The normal range for hemoglobin levels can vary slightly depending on age, sex, and altitude. In general, for adult males, the normal range is around 13.5 to 17.5 grams per deciliter (g/dL), and for adult females, it is around 12.0 to 15.5 g/dL.

4.

What Is Meant by Sahli’s Hemoglobin Estimation Method?

Sahli's method is a colorimetric method used for estimating hemoglobin levels. It involves comparing the color of a blood sample with that of a standard color scale to determine the hemoglobin concentration.

5.

Where Is Hemoglobin Found in the Body?

Hemoglobin is primarily located inside red blood cells (erythrocytes), where it binds to oxygen and transports it throughout the body.

6.

What Is Meant by Hemoglobin and What Are Its Types?

Hemoglobin is a protein present in red blood cells and fulfills the vital role of transporting oxygen from the lungs to various tissues throughout the body. There are different types of hemoglobin, including:
- Hemoglobin A (HbA): The most common type in adults, consists of two alpha and beta globin chains. 
- Hemoglobin A2 (HbA2): Present in small amounts, consisting of two alpha and delta globin chains.
- Hemoglobin F (HbF): Predominant in fetuses and newborns, consisting of two alpha and two gamma globin chains.

7.

What Does the Hemoglobin Do?

Hemoglobin is primarily found inside red blood cells (erythrocytes), where it binds to oxygen and transports it throughout the body. Hemoglobin is a protein present in red blood cells and fulfills the vital role of transporting oxygen from the lungs to various tissues throughout the body.

8.

Which Is the Relevant Method for Hemoglobin Estimation?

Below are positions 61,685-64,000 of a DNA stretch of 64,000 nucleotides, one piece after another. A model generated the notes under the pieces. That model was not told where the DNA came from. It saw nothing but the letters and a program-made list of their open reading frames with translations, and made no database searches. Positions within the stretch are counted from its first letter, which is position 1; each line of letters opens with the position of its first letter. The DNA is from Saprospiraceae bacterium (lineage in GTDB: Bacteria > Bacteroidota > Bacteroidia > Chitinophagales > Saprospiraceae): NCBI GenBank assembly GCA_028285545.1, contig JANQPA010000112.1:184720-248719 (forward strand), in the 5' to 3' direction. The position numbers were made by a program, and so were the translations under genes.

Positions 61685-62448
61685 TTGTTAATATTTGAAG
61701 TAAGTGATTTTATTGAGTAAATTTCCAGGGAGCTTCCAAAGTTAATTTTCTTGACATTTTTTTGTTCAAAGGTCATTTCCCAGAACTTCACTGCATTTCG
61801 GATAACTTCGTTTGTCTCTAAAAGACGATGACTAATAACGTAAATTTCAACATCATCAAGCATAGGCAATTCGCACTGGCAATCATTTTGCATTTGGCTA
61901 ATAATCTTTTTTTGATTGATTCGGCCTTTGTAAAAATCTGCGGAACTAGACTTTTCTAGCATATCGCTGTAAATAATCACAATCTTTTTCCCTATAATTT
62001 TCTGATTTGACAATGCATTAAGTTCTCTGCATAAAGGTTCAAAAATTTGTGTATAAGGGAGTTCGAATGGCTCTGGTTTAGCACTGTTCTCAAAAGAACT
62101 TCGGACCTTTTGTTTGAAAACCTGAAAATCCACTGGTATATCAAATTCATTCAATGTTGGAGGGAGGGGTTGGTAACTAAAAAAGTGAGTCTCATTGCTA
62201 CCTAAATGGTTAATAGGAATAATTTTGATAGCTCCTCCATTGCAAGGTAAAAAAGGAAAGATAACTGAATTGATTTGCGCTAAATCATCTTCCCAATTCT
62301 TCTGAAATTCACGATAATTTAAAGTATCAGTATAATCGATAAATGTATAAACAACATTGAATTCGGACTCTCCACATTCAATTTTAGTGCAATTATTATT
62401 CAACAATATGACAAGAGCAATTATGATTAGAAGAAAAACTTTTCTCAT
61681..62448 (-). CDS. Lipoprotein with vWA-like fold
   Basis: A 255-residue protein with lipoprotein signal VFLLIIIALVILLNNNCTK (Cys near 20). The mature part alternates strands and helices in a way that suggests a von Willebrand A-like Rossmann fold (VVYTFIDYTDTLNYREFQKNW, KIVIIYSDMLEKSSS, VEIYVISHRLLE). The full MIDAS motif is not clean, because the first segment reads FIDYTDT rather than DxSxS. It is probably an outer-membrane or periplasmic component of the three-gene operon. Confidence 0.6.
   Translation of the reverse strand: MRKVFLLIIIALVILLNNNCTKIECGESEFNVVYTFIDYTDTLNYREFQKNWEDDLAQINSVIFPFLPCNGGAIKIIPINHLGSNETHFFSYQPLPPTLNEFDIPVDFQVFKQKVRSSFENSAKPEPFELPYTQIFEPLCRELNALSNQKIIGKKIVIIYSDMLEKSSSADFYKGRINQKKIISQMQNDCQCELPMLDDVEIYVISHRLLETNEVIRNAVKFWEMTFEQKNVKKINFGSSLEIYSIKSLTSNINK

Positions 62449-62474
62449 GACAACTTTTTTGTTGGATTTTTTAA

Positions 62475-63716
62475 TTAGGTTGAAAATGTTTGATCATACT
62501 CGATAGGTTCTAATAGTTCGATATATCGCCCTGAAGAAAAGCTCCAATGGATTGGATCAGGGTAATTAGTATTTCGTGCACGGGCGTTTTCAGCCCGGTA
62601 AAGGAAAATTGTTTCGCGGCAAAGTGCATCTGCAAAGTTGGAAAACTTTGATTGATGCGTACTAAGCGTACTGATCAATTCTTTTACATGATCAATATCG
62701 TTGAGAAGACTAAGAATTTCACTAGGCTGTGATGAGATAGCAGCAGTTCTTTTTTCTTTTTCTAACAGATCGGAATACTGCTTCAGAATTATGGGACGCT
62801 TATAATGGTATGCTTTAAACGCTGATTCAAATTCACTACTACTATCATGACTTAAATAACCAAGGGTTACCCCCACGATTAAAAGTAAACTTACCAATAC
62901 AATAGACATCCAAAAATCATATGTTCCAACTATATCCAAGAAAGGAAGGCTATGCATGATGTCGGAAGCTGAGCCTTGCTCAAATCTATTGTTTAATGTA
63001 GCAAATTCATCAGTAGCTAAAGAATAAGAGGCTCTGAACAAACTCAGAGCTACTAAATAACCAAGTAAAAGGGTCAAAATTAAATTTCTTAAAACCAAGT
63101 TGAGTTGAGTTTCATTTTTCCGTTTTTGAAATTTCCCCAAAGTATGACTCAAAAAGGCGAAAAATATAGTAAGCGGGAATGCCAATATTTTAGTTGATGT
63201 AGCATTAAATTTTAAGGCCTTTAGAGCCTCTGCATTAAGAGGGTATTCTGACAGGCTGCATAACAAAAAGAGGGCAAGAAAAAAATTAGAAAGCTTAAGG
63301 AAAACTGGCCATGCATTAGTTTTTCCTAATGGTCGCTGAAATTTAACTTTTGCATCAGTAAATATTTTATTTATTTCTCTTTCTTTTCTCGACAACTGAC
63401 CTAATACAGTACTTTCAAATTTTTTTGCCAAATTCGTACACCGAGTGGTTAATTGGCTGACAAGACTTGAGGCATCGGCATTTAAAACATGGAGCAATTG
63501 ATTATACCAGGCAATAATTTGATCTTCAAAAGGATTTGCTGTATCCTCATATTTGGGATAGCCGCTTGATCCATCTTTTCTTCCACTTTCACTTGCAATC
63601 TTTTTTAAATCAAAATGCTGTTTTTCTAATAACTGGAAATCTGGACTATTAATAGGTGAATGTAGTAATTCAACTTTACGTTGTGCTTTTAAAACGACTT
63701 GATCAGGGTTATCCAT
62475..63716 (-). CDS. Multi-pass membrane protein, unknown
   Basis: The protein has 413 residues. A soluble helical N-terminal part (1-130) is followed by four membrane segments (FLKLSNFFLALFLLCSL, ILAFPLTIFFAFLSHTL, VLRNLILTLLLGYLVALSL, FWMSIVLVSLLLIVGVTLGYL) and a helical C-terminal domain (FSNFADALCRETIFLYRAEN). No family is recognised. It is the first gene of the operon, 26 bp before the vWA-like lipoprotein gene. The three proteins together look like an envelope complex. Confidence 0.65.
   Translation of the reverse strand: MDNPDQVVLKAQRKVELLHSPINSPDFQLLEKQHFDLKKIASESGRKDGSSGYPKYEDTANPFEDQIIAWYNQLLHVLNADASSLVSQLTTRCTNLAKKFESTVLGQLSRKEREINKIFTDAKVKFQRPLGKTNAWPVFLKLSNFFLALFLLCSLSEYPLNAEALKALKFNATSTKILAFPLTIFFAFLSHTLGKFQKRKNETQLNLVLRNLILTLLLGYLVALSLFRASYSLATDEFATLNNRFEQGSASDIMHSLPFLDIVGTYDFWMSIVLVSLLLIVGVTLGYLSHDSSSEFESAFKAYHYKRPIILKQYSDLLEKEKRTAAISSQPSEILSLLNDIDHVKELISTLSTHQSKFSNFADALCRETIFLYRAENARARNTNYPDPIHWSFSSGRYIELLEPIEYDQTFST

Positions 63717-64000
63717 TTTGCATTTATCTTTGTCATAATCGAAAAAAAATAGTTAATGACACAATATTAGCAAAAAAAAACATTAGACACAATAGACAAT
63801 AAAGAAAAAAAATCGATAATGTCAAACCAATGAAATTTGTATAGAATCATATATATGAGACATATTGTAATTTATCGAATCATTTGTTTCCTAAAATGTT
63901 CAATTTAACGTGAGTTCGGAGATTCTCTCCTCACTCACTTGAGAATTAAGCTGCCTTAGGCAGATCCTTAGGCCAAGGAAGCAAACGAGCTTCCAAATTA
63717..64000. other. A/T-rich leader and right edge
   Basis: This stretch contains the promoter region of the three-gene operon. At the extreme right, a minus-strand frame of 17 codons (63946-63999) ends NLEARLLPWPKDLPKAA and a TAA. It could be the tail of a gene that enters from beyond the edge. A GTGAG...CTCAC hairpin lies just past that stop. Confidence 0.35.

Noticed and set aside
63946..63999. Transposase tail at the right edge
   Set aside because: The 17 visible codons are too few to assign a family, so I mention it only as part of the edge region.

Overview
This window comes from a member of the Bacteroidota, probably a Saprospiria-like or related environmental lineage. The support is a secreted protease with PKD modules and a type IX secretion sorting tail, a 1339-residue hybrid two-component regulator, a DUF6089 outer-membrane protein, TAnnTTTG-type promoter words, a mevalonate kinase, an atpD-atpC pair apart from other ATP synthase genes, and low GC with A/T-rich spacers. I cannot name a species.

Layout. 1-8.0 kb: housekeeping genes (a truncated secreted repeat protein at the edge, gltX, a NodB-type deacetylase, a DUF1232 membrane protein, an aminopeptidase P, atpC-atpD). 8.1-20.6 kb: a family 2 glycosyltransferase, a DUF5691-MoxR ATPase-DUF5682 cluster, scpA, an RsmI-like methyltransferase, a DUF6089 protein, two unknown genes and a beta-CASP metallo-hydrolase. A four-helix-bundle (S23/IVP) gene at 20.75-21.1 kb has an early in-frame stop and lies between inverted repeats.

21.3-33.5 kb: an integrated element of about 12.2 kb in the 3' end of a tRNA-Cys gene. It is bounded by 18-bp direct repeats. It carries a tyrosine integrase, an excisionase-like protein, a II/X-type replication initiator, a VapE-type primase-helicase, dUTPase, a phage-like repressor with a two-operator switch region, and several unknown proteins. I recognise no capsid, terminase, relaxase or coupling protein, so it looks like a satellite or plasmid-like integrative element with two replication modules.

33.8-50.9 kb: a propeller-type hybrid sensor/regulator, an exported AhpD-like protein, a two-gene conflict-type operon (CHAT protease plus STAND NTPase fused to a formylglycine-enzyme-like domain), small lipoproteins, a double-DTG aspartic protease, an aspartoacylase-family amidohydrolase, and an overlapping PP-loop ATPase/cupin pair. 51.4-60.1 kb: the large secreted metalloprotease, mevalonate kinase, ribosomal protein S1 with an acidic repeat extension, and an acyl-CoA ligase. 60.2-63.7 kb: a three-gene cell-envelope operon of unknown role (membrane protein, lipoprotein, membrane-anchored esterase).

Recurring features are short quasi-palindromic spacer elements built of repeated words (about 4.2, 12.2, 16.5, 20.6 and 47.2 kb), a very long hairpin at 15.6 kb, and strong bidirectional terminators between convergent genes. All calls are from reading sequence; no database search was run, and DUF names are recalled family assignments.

The most accurate method of hemoglobin estimation is generally considered the cyanmethemoglobin method, which is based on the conversion of hemoglobin to cyanmethemoglobin and subsequent spectrophotometric measurement.

9.

What Are the Ways to Increase Hemoglobin Levels in a Day?

To increase hemoglobin levels within 24 hours, it is necessary to have a healthy diet rich in iron, folate, and vitamin B12. Foods like red meat, spinach, legumes, nuts, and fortified cereals can help. Additionally, staying hydrated, getting enough rest, and avoiding activities that may cause blood loss can support hemoglobin production.

10.

What Is the Amount of Variation in Hemoglobin Levels in a Day?

Hemoglobin levels typically do not change significantly within a day. However, minor fluctuations can occur due to factors like hydration status, physical activity, and underlying medical conditions.

11.

What Are the Instruments Used in Hemoglobin Estimation?

Instruments used for hemoglobin estimation include:
- Hemoglobinometers: Portable devices that measure the color intensity of a blood sample to estimate hemoglobin levels.
- Automated Hematology Analyzers: Modern machines can provide a complete blood count, including hemoglobin estimation, as part of routine blood testing.
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Dr. Mubashir Razzaq Khan
Dr. Mubashir Razzaq Khan

Hematology